Russian Onslaught Targets More Ukrainian Towns And Villages As Ukraine Says It Shot Down 3 Warplanes

Medics of volunteer battalion "Hospitallers" move injured Ukrainian serviceman Mykola, 25, from ambulance to the medical bus during evacuation to safe area, in Dnipropetrovsk region, Ukraine, on Wednesday, Feb. 28, 2024. (AP Photo/Alex Babenko)
Medics of volunteer battalion "Hospitallers" move injured Ukrainian serviceman Mykola, 25, from ambulance to the medical bus during evacuation to safe area, in Dnipropetrovsk region, Ukraine, on Wednesday, Feb. 28, 2024. (AP Photo/Alex Babenko)
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KYIV, Ukraine (AP) — Russian forces are pushing hard against more Ukrainian towns and villages in eastern and southeastern Ukraine as Moscow tries to press its current advantage in weapons and troops, Kyiv officials said Thursday.

Despite Russia’s apparent offensive momentum on the ground, Ukraine said it has shot down 13 Russian warplanes this month, including three on Thursday, as the Kremlin’s forces pushed forward.

With the full-scale war now into its third year, Russian forces have been bludgeoning some Ukrainian defensive positions into submission, deploying overwhelming amounts of artillery and troop numbers in an effort to punch through defensive lines at targeted points.

Though Russia’s gains have been small, slow and costly, Ukraine doesn’t have enough reservists and has a severe shortage of artillery shells as the supply of military aid from Western partners has waned.

The Russian army is trying to seize the towns and villages of Tonenke, Orlivka, Semenivka, Berdychi and Krasnohorivka in the eastern Donetsk region, Ukraine’s army chief, Col. Gen Oleksandr Syrskyi, said on social media.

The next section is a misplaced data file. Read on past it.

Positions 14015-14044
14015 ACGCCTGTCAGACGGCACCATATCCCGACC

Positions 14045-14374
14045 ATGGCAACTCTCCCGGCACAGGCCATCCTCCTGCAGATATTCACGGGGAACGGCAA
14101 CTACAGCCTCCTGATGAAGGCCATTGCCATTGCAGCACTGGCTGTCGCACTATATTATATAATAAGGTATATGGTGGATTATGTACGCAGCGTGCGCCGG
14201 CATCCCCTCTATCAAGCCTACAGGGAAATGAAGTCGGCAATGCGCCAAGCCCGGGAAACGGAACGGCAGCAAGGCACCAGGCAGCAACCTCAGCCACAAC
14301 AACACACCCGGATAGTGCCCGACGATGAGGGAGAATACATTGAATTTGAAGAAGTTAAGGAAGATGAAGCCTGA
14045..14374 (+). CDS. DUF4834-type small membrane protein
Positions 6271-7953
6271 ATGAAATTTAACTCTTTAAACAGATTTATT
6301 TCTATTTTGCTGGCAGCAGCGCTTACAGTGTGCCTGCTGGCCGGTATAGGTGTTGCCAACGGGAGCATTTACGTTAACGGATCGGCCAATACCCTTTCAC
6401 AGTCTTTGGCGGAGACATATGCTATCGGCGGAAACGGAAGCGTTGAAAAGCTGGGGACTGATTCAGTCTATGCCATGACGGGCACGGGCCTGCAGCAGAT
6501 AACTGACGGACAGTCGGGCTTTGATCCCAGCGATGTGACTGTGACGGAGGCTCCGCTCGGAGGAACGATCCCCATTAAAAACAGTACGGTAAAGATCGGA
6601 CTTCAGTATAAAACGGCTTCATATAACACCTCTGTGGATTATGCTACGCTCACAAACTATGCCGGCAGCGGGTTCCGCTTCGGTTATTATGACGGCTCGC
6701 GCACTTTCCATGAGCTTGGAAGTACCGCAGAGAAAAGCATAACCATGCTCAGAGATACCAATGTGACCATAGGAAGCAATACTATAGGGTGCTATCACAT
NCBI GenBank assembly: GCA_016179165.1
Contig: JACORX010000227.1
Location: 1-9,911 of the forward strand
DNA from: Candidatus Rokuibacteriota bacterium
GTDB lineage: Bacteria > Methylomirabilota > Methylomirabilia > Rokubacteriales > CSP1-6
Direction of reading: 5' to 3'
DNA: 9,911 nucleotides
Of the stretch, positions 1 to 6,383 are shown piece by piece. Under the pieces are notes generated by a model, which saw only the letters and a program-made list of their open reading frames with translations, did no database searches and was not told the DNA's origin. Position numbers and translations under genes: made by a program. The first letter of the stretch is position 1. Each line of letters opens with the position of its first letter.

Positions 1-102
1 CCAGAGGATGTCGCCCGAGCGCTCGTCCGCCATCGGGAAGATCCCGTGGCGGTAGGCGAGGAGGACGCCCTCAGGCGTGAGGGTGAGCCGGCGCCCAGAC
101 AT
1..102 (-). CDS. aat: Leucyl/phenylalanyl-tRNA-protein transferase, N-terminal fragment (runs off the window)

Those are places where Ukrainian military officials had said they would form a new line of defense after Ukrainian troops pulled out of Avdiivka on Feb. 17.

In the southeastern Zaporizhzhia region, Russian forces are focusing on retaking Verbove and Robotyne, towns that Ukraine won back in last summer’s counteroffensive in 2023, Syrskyi said.

Syrskyi, who was appointed by Ukrainian President Volodymyr Zelenskyy to lead the country's military on Feb. 8, accused some of his commanders of making “miscalculations” in assessing the enemy and taking countermeasures.

Meanwhile, Ukraine’s Defense Ministry said that its forces shot down three Russian Su-34 jets overnight.

That made a total of 11 warplanes, including an early warning and control A-50 plane, that Ukraine claims to have downed since Feb. 17, and 13 in February — the highest monthly tally, it said, since October 2022.

“The enemy has increased its air presence in the east. Our top military leadership reacted accordingly,” air force spokesman Yurii Ihnat said on national television.

A major question for Kyiv officials is how they can unlock further military help from their partners. Emergency U.S. national security funds for Ukraine are still on hold amid a political dispute in Washington.

Ukrainian parliamentary Speaker Ruslan Stefanchuk addressed an open letter to U.S. House Speaker Mike Johnson, asking him to put to a vote the Biden administration’s proposal to send $60 billion of aid to Ukraine.

The letter Stefanchuk posted on X, formerly Twitter, on Wednesday was also signed by 23 speakers and heads of parliament in European countries.

Eight Ukrainian civilians, including a 6-year-old girl, were killed, and at least 12 people were wounded in the southeast over the previous 24 hours, the Ukrainian president’s office said Thursday.

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Yuras Karmanau contributed to this report from Tallinn, Estonia.

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Follow AP’s coverage of the war in Ukraine at https://apnews.com/hub/russia-ukraine